Yet early Christianity also described Jesus as a parrhesiast, one who spoke confidently, freely, frankly. As a ritual reactivation of the dangerous memory of this parrhesia, we can ask, and ask again: How often do student voices about tuition inform university policies? How often do we ‘consumers’ hear from those who make our computers and cut our flowers? Who speaks for those arrested in the “war on terror”? When have gay priests been encouraged to speak of their reality? Does Christian spirituality search out the face and the voice, not of the random other, but of the other of the body of Christ and of the globalized economic body—the other on whom we depend and to whom we are related through politics, church, or economy?
What would a nonviolent Christian spirituality look like, both in the Catholic world and on the American scene? Might we have to free ourselves from the desire for spirituality itself?
(-- Ibid)To gaze on life, gaze with life, gaze as life -- this is a real radical reality -- one wherein we see what is taking place, feel what we are seeing, and act without acting from within the action taking place as us in the occasion and circumstances wherein we find ourselves nothing-other than what is unfolding within, among, and between (what we have previously believed or thought of as) us and the world, self and other, subject and object, me and you, us and them, this life and afterlife, heaven and hell, haves and have nots, 1% and 99%, black and white, saved and damned, smart and stupid, living and dying.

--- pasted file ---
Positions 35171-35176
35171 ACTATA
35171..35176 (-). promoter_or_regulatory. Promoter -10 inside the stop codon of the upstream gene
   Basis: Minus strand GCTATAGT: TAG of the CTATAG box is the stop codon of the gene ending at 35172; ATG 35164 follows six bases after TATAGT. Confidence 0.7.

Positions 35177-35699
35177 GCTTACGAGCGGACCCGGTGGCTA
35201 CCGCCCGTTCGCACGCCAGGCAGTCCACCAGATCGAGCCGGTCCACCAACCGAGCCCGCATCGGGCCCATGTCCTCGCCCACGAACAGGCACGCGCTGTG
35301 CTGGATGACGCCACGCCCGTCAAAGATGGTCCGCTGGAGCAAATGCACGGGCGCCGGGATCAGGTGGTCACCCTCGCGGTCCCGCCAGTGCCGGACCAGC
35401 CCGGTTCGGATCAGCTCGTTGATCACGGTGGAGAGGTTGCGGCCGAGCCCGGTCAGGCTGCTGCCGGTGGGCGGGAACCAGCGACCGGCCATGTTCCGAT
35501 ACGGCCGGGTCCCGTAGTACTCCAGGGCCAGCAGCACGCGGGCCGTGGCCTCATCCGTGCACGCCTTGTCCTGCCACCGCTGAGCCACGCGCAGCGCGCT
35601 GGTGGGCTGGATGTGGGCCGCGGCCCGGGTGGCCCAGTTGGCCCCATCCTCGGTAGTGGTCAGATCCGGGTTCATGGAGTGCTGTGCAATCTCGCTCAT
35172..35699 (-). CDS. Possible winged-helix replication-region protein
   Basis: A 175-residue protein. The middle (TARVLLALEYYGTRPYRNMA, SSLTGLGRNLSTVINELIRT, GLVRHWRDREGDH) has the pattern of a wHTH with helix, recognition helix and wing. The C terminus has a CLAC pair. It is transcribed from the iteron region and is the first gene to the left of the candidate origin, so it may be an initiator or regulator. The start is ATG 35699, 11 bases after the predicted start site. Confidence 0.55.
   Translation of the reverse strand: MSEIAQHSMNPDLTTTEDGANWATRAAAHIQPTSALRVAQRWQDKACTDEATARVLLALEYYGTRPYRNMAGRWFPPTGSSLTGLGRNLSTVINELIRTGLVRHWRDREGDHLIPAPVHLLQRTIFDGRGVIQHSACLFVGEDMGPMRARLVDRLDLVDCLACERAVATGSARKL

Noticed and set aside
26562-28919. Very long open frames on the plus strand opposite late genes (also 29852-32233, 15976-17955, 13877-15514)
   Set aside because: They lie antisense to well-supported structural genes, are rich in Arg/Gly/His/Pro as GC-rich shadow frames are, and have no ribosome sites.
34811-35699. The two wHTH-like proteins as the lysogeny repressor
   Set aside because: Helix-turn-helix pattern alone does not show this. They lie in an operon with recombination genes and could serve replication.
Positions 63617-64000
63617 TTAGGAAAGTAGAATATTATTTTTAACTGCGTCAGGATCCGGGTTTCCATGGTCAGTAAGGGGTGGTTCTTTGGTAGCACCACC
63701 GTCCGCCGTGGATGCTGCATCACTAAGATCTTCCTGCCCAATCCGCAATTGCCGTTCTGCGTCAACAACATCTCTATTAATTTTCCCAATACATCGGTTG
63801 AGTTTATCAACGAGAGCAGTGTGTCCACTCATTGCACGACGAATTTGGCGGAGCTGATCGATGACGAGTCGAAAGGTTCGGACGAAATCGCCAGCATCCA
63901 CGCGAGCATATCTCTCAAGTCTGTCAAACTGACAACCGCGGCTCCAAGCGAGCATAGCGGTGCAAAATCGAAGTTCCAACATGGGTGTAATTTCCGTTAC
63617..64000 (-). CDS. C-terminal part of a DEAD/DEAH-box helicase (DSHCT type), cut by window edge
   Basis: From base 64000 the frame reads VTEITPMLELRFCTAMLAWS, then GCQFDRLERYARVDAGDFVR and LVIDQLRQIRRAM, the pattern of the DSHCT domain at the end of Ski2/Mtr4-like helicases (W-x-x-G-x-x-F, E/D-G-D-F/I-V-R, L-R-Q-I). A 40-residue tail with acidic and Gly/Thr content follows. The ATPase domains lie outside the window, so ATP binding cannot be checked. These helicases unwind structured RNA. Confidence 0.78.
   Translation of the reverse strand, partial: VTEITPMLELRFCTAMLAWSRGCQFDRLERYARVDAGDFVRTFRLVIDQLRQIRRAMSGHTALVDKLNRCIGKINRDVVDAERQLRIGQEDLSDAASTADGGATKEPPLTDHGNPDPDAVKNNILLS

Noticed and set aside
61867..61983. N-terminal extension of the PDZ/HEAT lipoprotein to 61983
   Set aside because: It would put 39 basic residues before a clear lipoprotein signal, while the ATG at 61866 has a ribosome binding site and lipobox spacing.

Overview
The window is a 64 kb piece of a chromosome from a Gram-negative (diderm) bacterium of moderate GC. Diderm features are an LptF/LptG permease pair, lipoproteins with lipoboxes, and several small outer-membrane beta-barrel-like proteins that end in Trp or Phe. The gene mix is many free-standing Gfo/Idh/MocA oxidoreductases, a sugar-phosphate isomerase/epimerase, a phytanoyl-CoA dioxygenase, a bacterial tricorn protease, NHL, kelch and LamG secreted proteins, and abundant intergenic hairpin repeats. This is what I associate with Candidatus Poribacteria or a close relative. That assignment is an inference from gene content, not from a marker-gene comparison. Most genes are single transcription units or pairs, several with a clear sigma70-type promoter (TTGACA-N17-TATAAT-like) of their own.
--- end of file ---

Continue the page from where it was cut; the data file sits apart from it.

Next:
When a shepherd sees that his sheep have scattered, he keeps one of them under his control and leads it to the pastures he chooses, and thus he draws the other sheep back to him by means of this one. And so it was when God the Word saw that the human race had gone astray: he took the form of a slave and united it to himself, and by means of it won over the whole race of men to him, enticing the sheep that were grazing in bad pastures and exposed to wolves, and leading them to the pastures of God.
This was the purpose for which our Savior assumed our nature, this was why Christ the Lord accepted the sufferings that brought us salvation, was sent to his death and was committed to the tomb. He broke the grip of the age-old tyranny and promised incorruptibility to those who were prisoners of corruption. For when he rebuilt that temple which had been destroyed and raised it up again, he thereby gave trustworthy and firm promises to those who had died and were awaiting his resurrection.
(--from Office of Readings, Second reading, Aug 12; From a treatise On the Incarnation of the Lord by Theodoret of Cyr, bishop)
When Buddhism says, ‘It’s an illusion, it’s empty,' I think back to when Ignatius said, 'Your self -- that's your problem. You have to conquer self, kill the self.' It’s that tradition, both in Christianity and in Buddhism, in which we are challenged to let go of what is so comfortable and what we cling to as who we are, if we're going to open ourselves to reality and truth. -- Jerry Brown, Politics and PrayerThen, let it.
5. Jesus said, "Know what is in front of your face, and what is hidden from you will be disclosed to you.The boy and I walked out and back.
For there is nothing hidden that will not be revealed. [And there is nothing buried that will not be raised.]”
(--from The Gospel of Thomas)